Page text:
If you have followed this blog for long, you know that one of my primary recommendations is that every teacher should work to get 5 percent better every year. If all of us could manage to improve by just 5 percent during the next 12 months, imagine how much more effective our educational system would become. I think 5 percent is a realistic goal. It would not take radical change. If every teacher truly pushed for a 5 percent improvement, our schools and students would benefit in unbelievable ways.
As we start each new year, I like to step back and think about how I might achieve my 5 percent improvement. This is my 44th year as a college professor and I am no longer a young person. However, if I am not willing to push myself to improve, then it is probably time for me to retire. Because I really do not want to retire, I am actively working on my 5 percent.
As I mentioned in an earlier blog entry, I have been reading Make It Stick – The Science of Successful Learning by Brown, Roediger III, and McDaniel. I usually find that such books have some good ideas. Not all will work for me but some should. Here are a couple that I liked and have already tried this semester in my quest for 5 percent improvement.
(1) - As a coauthor of both an Advanced Accounting textbook (McGraw-Hill) and a Financial Accounting textbook (FlatWorld), I am always perturbed by how poorly students read textbooks. Students often seem to go into a trance when they read a textbook and cannot recall even basic information. Too often, reading turns into the mere marking of passages with a highlighter so that information can be found later if needed. Such reading does not increase comprehension so it really fails to fulfill its purpose. Students just note sentences that might prove to be important. I want students to come into class already knowing something about what the book says.
In Make It Stick, the authors recommend that students read a passage (a paragraph, perhaps, or a full page) and then look up and explain what they have just read. This recall process helps to cement the material in the student’s mind and, of course, it forces the student to evaluate what is most important. Finally, the recitation requires the student to organize the material in some logical way. Retrieve, Evaluate, Organize. Yeah, I bet that is helpful. On page 30, the authors talk about a study that found that “the best results were from those spending about 60 percent of the study time in recitation.” Read and then recite (or as I say "explain").
I told my students: “Don’t read the chapters twice. Read them just one time. But after every page, look up and talk about what you have just read. Pretend you are explaining the page to a friend who is in the class. When you finish, go on to the next page.” I don’t know how many of the students have followed the advice so far but I will bring up the idea again after our first test when some of them might be more open to the suggestion.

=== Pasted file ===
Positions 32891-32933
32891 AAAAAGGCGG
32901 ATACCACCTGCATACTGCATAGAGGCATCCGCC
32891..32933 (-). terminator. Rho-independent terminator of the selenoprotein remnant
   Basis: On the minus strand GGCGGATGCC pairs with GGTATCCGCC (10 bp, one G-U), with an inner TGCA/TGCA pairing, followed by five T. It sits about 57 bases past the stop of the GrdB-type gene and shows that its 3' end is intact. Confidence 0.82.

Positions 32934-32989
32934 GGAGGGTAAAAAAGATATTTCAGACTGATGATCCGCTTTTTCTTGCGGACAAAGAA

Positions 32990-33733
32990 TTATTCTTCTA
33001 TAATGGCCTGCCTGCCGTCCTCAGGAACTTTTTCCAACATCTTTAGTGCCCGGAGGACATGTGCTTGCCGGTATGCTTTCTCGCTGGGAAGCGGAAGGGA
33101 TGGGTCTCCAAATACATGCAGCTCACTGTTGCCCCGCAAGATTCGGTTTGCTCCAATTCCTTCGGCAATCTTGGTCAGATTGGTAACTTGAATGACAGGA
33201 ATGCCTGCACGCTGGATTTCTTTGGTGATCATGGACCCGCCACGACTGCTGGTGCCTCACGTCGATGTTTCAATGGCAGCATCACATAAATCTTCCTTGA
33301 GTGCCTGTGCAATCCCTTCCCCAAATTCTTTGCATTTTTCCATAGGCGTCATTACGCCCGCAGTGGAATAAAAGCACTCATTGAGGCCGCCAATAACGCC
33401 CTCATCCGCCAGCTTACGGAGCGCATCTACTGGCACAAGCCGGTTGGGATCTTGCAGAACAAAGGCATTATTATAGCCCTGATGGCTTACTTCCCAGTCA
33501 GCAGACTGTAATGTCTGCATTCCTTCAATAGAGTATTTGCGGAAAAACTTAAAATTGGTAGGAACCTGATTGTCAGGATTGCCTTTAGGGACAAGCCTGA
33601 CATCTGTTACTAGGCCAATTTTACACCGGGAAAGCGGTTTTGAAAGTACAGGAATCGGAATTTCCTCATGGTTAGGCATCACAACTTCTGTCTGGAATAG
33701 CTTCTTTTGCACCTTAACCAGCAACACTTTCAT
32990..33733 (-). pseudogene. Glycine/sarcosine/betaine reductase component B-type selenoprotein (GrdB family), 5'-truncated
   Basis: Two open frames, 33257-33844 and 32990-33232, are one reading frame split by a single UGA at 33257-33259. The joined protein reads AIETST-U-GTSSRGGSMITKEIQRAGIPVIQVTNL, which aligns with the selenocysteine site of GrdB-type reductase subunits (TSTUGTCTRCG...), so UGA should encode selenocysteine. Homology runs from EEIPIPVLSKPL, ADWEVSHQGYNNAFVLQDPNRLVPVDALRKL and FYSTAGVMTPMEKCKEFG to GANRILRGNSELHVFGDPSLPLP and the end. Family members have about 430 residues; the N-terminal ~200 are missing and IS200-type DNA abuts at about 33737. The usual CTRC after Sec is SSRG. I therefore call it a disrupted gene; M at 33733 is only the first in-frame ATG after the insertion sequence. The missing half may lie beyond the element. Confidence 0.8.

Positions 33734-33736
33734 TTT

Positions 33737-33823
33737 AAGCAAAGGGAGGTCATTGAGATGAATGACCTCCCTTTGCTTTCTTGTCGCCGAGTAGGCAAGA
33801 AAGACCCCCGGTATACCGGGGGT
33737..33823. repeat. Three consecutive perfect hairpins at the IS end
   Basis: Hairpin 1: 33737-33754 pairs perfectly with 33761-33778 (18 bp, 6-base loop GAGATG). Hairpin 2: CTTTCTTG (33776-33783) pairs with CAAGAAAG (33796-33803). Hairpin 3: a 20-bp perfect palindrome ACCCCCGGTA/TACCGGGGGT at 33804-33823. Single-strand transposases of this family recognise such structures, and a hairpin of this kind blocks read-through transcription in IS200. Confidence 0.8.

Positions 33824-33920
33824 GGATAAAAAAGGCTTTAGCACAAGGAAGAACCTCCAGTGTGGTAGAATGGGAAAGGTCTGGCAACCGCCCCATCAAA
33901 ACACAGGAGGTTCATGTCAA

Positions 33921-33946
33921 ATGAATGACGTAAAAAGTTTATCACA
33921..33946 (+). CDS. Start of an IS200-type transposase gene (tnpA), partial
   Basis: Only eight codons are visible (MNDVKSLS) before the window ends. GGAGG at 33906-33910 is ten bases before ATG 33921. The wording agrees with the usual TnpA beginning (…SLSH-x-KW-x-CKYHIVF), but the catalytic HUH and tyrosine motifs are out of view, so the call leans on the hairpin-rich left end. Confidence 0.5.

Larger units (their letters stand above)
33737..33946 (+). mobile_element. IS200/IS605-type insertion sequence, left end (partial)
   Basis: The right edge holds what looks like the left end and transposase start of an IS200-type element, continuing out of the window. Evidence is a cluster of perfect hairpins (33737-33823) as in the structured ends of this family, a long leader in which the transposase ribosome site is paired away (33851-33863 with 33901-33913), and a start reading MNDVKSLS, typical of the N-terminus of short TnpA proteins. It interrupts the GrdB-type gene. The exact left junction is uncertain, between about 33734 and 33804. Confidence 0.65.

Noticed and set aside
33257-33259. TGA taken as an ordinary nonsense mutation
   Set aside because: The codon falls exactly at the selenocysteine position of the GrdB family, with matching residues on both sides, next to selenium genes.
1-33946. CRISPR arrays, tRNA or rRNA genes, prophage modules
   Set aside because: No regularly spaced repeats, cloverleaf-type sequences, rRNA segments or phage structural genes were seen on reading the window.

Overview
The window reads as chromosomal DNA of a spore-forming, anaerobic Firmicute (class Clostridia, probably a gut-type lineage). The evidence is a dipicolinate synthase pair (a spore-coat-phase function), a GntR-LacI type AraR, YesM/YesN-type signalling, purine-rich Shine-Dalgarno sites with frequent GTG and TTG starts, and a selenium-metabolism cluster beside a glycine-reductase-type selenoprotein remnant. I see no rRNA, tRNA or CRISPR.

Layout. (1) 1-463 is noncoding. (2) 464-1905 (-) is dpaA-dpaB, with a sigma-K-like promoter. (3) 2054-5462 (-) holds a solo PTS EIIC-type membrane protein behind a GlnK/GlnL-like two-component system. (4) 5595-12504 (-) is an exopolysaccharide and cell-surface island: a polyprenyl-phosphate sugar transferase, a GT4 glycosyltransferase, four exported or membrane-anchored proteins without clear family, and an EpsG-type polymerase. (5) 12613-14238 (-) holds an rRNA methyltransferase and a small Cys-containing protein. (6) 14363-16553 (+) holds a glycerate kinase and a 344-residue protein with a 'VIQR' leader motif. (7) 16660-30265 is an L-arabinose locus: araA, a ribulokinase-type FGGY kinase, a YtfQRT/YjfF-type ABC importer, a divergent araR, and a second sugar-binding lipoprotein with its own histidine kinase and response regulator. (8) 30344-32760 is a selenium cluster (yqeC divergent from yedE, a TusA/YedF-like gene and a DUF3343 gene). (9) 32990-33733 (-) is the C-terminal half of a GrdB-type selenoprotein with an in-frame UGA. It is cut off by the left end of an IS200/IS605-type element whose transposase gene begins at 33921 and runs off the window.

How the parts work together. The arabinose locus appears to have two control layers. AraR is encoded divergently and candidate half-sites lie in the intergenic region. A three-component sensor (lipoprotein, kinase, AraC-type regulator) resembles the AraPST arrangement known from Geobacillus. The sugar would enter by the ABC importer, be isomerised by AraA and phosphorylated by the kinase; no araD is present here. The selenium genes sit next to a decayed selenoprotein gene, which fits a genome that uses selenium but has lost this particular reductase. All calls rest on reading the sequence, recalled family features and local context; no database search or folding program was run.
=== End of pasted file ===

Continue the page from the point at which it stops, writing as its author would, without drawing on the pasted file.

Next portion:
(2) – As I have written before, a lot of this book is about the importance of retrieving information to make understanding better. They even quote Aristotle “exercise in repeatedly recalling a thing strengthens the memory.” That makes sense. I think we all understand that.
For that reason, I have worked on two things this semester. First, as often as I can, I walk back to my office right after class and send my students a quick question or problem that always begins “If you fully understood what we talked about in class today, you should be able to work the following problem right now” and then I set out a quick problem that I view as a grade A level question. As I often do, I try to put it in some type of puzzle form to make it more intriguing to them. I'm not testing their memory. I include some check figures. I want to challenge them to retrieve the information from class almost immediately just to organize and solidify their knowledge.
Second, I have also returned to my CPA Review roots this semester. I have suggested that students make 3-10 flashcards after every class. A question is put on one side with a short answer on the other side that they can review over and over to provide a structured method for the mental retrieval exercise. The authors of this book point out that students don’t know what they don’t know because they tend to overestimate their knowledge. That is dangerous; that holds them back. The flash cards give them a way to judge for themselves what they really do know and what they don’t know.
(3) – And finally, one of my favorite thoughts from this book (page 43): “We’re easily seduced into believing that learning is better when it’s easier; but the research shows the opposite: when the mind has to work, learning sticks better. The greater the effort to retrieve learning, provided that you succeed, the more that learning is strengthened by retrieval.” This semester, I’ve tried to introduce complexity earlier in the process. Historically, in my classes, the material gets harder and harder but only very gradually. This semester I’ve tried to throw complexity at them earlier and then help them work their way through the issues. I do not know, quite yet, whether this is a good idea or not but I like the way it feels. I have clearly caught the students’ attention with some of the questions. I guess the key point in the above quote is “provided that you succeed.”
Will I reach my goal of 5 percent improvement in 2015? I certainly hope so. I would really hate to think I had reached a plateau where my teaching ability had stalled out. I am not quite ready to retire.